Irony

"Isn't it ironic, don't you think?" - Alanis Morissette

Often times you'll hear someone say, "Isn't that ironic?" when the fact of the matter is that it really isn't. According to a study done by the Usage Panel, 78% of the instances of the word "irony" are used improperly. Isn't that ironic? Here are some examples of occurrences that people sometimes call ironic.

  • A person bets their life savings in a roulette game and ironically wins.
  • Someone dreams of a plane crash so they travel by car, the irony is that the plane they would have taken ended up crashing.
  • A woman who used to live in L.A. moves to Boston where she meets her husband who also came from L.A., how ironic.

The interesting thing here is that none of these events are ironic.

Irony is misused so much because most people don't really know what it means. So what exactly does irony mean? In a nutshell, irony is seen when the result of something you do is the opposite of what was intended.

For example, the government decided to put "Parental Advisory Explicit Lyrics" labels on music albums to prevent impressionable children from buying certain music. The result was that children became more inclined to buy the black labeled albums because of it. As you can see, in this example the action taken had opposite results and shows human folly. That is irony.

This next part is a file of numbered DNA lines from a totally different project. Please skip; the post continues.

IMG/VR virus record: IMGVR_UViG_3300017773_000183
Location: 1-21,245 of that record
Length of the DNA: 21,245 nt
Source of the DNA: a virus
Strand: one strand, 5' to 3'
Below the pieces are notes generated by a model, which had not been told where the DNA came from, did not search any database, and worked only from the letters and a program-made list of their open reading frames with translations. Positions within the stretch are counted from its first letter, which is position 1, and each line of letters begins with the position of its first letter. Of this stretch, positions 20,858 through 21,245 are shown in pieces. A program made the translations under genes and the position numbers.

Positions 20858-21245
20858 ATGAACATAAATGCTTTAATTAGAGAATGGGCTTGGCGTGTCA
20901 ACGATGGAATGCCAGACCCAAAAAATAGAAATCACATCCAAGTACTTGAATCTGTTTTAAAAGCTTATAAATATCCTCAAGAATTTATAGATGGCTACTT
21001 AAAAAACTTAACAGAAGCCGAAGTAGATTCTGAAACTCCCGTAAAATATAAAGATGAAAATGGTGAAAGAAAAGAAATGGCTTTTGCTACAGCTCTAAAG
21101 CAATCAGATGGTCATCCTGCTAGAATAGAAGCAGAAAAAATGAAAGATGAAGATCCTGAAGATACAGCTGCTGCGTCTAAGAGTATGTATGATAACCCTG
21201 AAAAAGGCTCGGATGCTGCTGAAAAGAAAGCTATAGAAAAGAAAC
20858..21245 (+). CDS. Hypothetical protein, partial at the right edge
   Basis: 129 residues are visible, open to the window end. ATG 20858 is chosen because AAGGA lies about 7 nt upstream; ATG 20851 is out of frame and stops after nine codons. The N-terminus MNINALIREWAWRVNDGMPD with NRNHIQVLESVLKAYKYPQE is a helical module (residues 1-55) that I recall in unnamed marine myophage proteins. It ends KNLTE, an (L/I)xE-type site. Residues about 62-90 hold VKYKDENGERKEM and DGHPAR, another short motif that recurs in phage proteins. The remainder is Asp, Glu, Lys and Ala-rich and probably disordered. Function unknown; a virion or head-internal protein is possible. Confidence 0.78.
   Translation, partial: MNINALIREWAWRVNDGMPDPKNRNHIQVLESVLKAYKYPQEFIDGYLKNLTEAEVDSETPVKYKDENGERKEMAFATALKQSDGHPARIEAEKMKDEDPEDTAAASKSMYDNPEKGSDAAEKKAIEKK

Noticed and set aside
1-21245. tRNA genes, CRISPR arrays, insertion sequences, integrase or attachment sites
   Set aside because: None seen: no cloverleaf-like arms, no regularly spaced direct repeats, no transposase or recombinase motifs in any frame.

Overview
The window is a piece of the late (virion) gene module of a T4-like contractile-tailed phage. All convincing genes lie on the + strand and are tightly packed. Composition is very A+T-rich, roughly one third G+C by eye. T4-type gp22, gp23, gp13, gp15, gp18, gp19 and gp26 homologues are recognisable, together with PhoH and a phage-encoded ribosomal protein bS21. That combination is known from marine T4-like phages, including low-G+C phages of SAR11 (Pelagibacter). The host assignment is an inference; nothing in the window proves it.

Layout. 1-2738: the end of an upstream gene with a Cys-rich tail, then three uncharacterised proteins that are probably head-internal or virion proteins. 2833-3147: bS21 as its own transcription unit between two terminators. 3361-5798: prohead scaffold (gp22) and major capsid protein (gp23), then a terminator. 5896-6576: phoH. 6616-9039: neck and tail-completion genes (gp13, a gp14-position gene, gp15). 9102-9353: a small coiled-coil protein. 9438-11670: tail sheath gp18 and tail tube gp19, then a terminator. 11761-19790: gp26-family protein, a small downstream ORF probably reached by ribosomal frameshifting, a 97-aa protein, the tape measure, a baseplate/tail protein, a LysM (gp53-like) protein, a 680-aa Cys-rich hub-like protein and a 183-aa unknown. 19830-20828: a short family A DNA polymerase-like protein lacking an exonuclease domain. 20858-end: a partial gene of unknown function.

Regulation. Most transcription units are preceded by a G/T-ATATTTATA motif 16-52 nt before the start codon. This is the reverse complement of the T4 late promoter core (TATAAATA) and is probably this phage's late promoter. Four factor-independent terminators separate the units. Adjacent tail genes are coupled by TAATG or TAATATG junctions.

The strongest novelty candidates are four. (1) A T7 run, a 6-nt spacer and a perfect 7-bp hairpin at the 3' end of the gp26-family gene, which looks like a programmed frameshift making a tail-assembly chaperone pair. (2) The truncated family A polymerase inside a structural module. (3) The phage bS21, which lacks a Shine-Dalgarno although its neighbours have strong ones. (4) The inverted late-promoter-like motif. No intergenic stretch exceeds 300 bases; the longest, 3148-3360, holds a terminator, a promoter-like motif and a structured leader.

We can rectify this problem of constantly misusing irony by learning what should be said in its place. Most people, even if they don't realize it, really mean "coincidence" or "improbable" when they use irony. Let's go back to our examples.

  • A person bets their life savings in a roulette game and ironically wins.

This isn't irony, it's improbable. Sure, there isn't a very good chance of winning, but these things happen. It would be ironic if a person bet all of someone else's life savings in hopes of losing their money, but instead wins.

  • Someone dreams of a plane crash so they travel by car, the irony is that the plane they would have taken ended up crashing.

This is coincidence. Unless the person is a bona fide psychic, they were probably just nervous about flying so they had a dream about a plane crashing. The plane crashing the next day is tragic, but merely coincidental. Irony would be that a person is too afraid to fly in a dangerous plane so they drive instead, but a plane crashes into their car killing them. Depending on how morbid you are, this is also slightly humorous.

  • A woman who used to live in L.A. moves to Boston where she meets her husband who also came from L.A., how ironic.

This is also coincidence. To be ironic, it would have to be more like, a woman moves out of a small town in order to marry a big city man and when she gets to the city she falls in love with a man who grew up in a small town.

I hope this helps you to be able to better identify the correct use of irony so you won't be one of those silly 78%. Don't you feel smart? Of course, I'm mostly paraphrasing the use of irony. It's even more complicated than what is seen here, for more details see the definition of irony.